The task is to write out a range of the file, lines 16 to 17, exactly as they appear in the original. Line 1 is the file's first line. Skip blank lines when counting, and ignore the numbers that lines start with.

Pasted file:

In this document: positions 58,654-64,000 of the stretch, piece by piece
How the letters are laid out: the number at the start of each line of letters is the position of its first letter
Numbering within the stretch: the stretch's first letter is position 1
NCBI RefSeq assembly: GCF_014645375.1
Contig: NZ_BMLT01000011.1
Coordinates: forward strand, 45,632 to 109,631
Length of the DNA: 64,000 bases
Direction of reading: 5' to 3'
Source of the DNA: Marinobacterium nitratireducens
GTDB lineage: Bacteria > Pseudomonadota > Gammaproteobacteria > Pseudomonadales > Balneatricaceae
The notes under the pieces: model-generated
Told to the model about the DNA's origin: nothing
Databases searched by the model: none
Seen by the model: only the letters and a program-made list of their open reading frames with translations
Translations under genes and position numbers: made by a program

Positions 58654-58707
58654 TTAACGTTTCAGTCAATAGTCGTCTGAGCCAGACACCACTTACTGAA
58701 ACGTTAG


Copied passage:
Positions 58654-58707
58654 TTAACGTTTCAGTCAATAGTCGTCTGAGCCAGACACCACTTACTGAA